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News release

RCMP’s use of Clearview AI’s facial recognition technology violated Privacy Act, investigation concludes

Canadian privacy regulators release draft guidance on police use of FRT; launch consultation with stakeholders in bid to establish clearer rules, potentially new laws

NOTE: A teleconference for journalists will be held this morning. See details below.

GATINEAU, QC, June 10, 2021 – The RCMP’s use of facial recognition technology (FRT) to conduct hundreds of searches of a database compiled illegally by a commercial enterprise is a violation of the Privacy Act, an investigation has found.

In a Special Report to Parliament, the Office of the Privacy Commissioner of Canada (OPC) shared its findings regarding the RCMP’s use of Clearview AI, a technology company that was itself the subject of a previous OPC investigation. The OPC, along with its provincial and territorial counterparts, also announced the launch of a public consultation to help establish clearer rules and consider whether new laws are desirable.

Clearview AI was found to have violated Canada’s federal private sector privacy law by creating a databank of more than three billion images scraped from internet websites without users’ consent. Clearview users, such as the RCMP, could match photographs of people against the photographs in the databank.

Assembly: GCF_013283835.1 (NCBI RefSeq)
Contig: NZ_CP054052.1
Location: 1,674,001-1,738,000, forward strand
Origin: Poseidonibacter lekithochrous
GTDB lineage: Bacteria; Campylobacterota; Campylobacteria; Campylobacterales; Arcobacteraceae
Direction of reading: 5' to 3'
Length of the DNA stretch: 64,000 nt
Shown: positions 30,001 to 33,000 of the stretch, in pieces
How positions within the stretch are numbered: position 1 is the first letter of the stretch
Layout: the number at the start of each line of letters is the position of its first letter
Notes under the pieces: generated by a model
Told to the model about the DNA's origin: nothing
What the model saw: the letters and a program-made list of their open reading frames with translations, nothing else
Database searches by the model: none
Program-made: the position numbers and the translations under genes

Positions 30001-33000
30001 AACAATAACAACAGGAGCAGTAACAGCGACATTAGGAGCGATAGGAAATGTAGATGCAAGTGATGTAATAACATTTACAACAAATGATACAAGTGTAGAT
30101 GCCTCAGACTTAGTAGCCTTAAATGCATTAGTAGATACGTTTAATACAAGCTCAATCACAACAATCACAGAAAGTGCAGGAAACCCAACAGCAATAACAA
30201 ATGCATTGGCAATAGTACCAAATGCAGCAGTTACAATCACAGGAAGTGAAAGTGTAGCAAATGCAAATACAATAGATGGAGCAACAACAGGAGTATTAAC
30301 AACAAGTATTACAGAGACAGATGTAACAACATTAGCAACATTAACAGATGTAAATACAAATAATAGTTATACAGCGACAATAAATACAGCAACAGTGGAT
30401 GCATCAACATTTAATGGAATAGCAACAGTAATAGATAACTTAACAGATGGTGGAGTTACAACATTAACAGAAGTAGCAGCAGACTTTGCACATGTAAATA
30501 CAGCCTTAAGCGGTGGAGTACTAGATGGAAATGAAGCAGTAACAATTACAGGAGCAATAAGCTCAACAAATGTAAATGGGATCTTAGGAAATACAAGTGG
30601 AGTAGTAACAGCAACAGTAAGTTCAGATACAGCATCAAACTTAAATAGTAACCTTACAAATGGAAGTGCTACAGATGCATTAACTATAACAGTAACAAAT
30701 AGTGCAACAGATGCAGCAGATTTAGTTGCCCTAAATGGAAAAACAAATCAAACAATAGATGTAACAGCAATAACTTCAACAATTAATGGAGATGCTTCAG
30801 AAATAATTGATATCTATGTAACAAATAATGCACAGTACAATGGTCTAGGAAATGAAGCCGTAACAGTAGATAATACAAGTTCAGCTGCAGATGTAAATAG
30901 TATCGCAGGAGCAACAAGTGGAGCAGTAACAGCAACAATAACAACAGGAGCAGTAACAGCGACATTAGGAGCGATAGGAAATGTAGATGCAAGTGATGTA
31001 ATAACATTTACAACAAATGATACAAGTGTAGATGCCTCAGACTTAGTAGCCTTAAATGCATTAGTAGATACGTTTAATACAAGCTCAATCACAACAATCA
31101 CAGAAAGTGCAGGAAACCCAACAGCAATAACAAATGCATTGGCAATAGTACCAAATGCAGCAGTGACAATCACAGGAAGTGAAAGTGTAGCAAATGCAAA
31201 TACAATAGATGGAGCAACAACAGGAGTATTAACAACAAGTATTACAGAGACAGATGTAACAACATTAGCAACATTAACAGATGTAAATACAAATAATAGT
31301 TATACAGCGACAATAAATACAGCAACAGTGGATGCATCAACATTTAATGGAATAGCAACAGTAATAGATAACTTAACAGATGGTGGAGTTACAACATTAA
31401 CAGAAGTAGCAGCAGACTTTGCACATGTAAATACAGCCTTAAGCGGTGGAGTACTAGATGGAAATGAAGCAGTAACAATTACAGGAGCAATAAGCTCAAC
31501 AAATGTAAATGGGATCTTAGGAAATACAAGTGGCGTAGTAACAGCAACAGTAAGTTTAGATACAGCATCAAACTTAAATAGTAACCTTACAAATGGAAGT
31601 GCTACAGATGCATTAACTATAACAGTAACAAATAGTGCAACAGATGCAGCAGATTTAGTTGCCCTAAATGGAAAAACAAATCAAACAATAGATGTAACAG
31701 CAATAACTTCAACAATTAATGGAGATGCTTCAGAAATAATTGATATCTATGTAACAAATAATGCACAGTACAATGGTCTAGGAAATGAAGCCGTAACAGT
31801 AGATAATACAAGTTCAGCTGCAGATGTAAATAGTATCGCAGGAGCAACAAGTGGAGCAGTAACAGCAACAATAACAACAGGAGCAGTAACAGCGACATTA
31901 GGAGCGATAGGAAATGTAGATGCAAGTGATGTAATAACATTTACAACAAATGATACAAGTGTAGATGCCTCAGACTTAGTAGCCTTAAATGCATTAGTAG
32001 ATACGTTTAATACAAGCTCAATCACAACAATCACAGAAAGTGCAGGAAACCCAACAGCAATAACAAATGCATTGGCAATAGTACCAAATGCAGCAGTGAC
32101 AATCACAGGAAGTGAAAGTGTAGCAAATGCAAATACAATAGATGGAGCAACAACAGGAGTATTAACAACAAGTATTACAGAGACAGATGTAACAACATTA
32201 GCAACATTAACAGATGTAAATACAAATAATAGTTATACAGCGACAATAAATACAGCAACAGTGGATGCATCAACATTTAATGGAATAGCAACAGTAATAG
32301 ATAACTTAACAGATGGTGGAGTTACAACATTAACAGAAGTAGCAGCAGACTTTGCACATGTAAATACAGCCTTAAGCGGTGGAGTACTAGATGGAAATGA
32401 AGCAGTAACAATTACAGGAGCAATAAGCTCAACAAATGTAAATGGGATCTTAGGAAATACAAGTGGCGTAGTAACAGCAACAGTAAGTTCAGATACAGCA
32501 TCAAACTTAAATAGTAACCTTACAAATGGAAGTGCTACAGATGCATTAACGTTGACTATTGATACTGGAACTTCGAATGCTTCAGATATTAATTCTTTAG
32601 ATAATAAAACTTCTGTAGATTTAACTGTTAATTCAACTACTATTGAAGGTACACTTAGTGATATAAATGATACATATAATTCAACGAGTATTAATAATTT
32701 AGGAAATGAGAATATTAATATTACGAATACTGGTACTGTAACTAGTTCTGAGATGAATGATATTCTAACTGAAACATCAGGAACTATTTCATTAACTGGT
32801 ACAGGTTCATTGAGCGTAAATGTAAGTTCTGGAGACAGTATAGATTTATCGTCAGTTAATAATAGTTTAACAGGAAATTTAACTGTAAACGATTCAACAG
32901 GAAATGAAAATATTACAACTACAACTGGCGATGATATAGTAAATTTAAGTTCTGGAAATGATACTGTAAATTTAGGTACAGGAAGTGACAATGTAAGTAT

“The use of FRT by the RCMP to search through massive repositories of Canadians who are innocent of any suspicion of crime presents a serious violation of privacy,” Commissioner Daniel Therrien says. “A government institution cannot collect personal information from a third party agent if that third party agent collected the information unlawfully.”

The RCMP is no longer using Clearview AI as the company ceased to offer its services in Canada last summer in the wake of our then ongoing investigation. However, the OPC remains concerned that the RCMP did not agree with its conclusion that it contravened the Privacy Act.

While the OPC maintains the onus was on the RCMP to ensure the database it was using was compiled legally, the RCMP argued doing so would create an unreasonable obligation and that the law does not expressly impose a duty to confirm the legal basis for the collection of personal information by its private sector partners.

Commissioner Therrien says this is just another example of how public-private partnerships and contracting relationships involving digital technologies are creating new complexities and risks for privacy.

“Activities of federal institutions must be limited to those that fall within their legal authority and respect the general rule of law,” he says. “We encourage Parliament to amend the Privacy Act to clarify that federal institutions have an obligation to ensure that third party agents it collects personal information from have acted lawfully.”

In the end, the RCMP agreed to implement the OPC’s recommendations to improve its policies, systems and training. This includes conducting fulsome privacy assessments of third party data collection practices to ensure any personal information is collected and used in accordance with Canadian privacy legislation.